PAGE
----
AG has been asked to obtain record of the detention prior to Jan 26 and inquire whether the prisoners had been proceeded against any law and, if so, what was the result. - File photo

ISLAMABAD: They fell into wordless embrace of their relatives and remained locked there crying and thanking Allah for the little mercy.

It was an emotion-filled scene for reporters covering the production before the Supreme Court on Monday of the remaining seven of the 11 prisoners who had mysteriously gone missing from outside Rawalpindi's Adilyala Jail in May 2010.

A three-judge bench comprising Chief Justice Iftikhar Muhammad Chaudhry, Justice Khilji Arif Hussain and Justice Tariq Parvez had ordered Advocate Raja Muhammad Irshad, the legal counsel for directors general of the Inter-Services Intelligence and Military Intelligence, and Judge Advocate General (JAG) for the first time to ensure the suspects' production at all cost on Monday.

The court had taken up a petition of Ruhaifa, mother of three brothers picked by the agencies. One of them was later found dead.

The prisoners produced before the court were Mazhar-ur-Haq, Shafiq-ur-Rehman, Muhammad Shafiq, Dr Niaz Ahmed, Abdul Majeed, Gulroze and Abdul Basit. Four of them were brought from Peshawar's Lady Reading Hospital and three from the Internment Centre in Parachinar.

On Jan 6 last year, the Supreme Court had disposed of a joint petition on the assurance that the prisoners would face the Field General Court Martial (FGCM) under the Army Act, 1952. But none of them was ever tried.

The prisoners were wanted for different acts of terrorism, including a rocket attack on the Pakistan Aeronautical Complex in Kamra, anti-aircraft shots fired at a plane carrying former president Pervez Musharraf, suicide attacks on the bus of an intelligence agency in Rawalpindi, attack on the GHQ, bomb attack on the Rawalpindi Parade Lane mosque and attacks on different military installations, besides killing a number of senior army personnel.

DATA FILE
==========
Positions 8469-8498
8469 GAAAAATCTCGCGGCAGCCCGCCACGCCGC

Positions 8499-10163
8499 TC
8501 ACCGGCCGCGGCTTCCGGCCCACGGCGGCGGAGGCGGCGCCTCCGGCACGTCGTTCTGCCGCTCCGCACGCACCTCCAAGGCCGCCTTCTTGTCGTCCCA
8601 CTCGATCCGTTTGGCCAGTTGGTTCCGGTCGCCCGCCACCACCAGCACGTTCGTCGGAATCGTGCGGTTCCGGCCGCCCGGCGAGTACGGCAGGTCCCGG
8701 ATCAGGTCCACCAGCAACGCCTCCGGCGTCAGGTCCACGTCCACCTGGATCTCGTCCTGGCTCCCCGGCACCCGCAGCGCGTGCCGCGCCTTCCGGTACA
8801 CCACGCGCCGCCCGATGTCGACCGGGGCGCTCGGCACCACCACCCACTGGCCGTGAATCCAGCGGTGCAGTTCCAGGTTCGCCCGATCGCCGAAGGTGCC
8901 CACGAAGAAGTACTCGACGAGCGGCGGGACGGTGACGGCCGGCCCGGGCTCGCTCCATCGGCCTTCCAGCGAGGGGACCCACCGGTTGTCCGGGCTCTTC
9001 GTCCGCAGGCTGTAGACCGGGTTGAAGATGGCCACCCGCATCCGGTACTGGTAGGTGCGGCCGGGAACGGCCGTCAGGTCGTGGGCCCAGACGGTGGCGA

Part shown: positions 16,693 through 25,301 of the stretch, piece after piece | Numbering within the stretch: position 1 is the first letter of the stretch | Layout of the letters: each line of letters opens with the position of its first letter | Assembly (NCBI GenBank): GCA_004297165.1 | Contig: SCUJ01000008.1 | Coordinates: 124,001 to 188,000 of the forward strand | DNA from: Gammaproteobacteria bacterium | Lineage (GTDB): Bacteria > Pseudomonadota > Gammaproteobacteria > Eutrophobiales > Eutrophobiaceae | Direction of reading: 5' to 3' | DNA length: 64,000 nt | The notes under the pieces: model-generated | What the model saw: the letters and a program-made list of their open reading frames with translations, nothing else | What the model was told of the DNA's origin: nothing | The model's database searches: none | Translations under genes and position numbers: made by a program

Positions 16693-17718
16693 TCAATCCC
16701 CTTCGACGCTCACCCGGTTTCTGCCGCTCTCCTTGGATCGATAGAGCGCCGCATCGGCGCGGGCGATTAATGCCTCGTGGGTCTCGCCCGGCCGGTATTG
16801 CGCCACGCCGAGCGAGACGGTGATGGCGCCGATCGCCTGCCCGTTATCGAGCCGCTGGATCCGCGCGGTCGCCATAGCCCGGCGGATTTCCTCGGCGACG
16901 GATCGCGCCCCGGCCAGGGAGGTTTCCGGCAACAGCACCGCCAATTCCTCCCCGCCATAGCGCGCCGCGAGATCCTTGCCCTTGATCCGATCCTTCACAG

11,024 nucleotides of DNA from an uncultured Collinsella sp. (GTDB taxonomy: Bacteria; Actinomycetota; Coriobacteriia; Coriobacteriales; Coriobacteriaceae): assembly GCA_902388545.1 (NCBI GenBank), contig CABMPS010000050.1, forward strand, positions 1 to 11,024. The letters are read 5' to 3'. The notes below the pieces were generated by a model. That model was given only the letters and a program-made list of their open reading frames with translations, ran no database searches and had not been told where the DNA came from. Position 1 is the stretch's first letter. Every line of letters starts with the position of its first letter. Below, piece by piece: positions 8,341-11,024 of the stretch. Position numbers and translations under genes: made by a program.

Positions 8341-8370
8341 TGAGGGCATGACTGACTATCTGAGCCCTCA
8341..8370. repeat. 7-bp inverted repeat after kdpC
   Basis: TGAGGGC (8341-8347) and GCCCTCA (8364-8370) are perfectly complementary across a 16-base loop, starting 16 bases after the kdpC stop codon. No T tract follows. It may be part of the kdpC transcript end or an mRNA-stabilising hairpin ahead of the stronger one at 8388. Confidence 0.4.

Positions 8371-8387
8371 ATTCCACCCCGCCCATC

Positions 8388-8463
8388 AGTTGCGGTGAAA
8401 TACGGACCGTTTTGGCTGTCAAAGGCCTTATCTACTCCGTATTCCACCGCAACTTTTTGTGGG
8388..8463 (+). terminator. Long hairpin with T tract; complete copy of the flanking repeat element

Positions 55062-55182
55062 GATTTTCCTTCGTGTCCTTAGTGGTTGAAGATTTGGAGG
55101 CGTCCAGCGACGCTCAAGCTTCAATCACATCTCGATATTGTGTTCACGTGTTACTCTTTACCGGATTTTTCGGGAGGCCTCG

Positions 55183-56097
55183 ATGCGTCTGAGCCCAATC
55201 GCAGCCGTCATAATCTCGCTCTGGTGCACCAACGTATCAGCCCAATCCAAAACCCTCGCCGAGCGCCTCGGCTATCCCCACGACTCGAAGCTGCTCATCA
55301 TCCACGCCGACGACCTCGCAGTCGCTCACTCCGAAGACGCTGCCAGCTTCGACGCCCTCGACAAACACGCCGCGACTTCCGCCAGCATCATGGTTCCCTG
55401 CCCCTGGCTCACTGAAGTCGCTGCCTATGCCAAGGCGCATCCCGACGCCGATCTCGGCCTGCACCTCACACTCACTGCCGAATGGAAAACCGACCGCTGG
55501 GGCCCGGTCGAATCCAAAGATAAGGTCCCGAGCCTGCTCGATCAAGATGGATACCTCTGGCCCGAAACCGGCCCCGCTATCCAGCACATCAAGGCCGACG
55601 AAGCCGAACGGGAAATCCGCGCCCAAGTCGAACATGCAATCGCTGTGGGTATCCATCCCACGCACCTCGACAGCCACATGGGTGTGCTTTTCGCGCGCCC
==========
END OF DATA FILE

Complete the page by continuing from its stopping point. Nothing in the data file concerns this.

Visibly frail Abdul Majid was carrying a urine bag attached to the lower part of his stomach. He learnt only on Monday that one of his detained brothers, Abdul Saboor, had died long ago in imprisonment.

He was limping and needed assistance because he could not walk on his own.

One thing is common among all. They are suffering from a common ailment of skin with the entire body covered with small blisters.

The only heartening feature of Monday's proceedings was admiration and praise Amina Masood Janjua received from the relatives of the detainees.

She is chairperson of the Defence for Human Rights and has been campaigning for the release of missing persons.

After the court proceedings the prisoners narrated horrifying ordeal they had undergone during their confinement.

“We were treated worse than animals. All during our confinement stretching over years we were given gram curry and dry bread,” Mazhar-ur-Haq said.

Dr Niaz complained: “We were kept blindfolded and given only two minutes time for toilets twice a day.”

Almost all of them said they had no idea why they had been picked and never interrogated.

The prisoners were later taken to the attorney general's office with the help of family members for reunion. Although surrounded by intelligence personnel, they kept talking with journalists.

Three-and-a-half-year-old Hadia met her father Abdul Majid for the first time after her birth, along with his elder brother Anzella of four years. Anzella was 40 days old when his father went missing.

Ghulam Murtaza, father of Mazhar-ur-Haq, told Dawn that he had met his son after over one year. “My son cannot talk normally. He told me that he was kept in a basement in Parachinar in freezing cold with a window open all night. He was without any quilt or mattress and used to sleep on floor.

We have no right to live, we are not human beings,” said Murtaza in a choked voice.

Khyber Pakhtunkhwa Chief Secretary Ghulam Dastgir informed the court that the detainees had been in the FC Fort in Parachinar, Kurrum Agency, since Jan 26 this year.

He assured the court that the prisoners would be admitted to the LRH and a medical board would examine their health and provide food to them. They will not be shifted to the internment centre as long the matter is pending before the court.

The chief secretary said an oversight board had been constituted under Article 14 of the Actions (in Aid of Civil Power) Regulation 2011 but could not examine the prisoners because they had been brought to the internment centre on Jan 26.

He is required to submit to the court registrar reports on health and general conditions of detainees every four days.

Attorney General Maulvi Anwarul Haq has been asked to obtain record of the detention prior to Jan 26 and inquire whether the prisoners had been proceeded against any law and, if so, what was the result.

The chief secretary is also required to collect the relevant record to satisfy the court under what circumstances the detained persons had been allowed to be admitted to the internment centre because such action could not be taken in a mechanical manner but had to be taken through an order passed by applying judicial mind, as regulations required proformas before admitting them to the centre.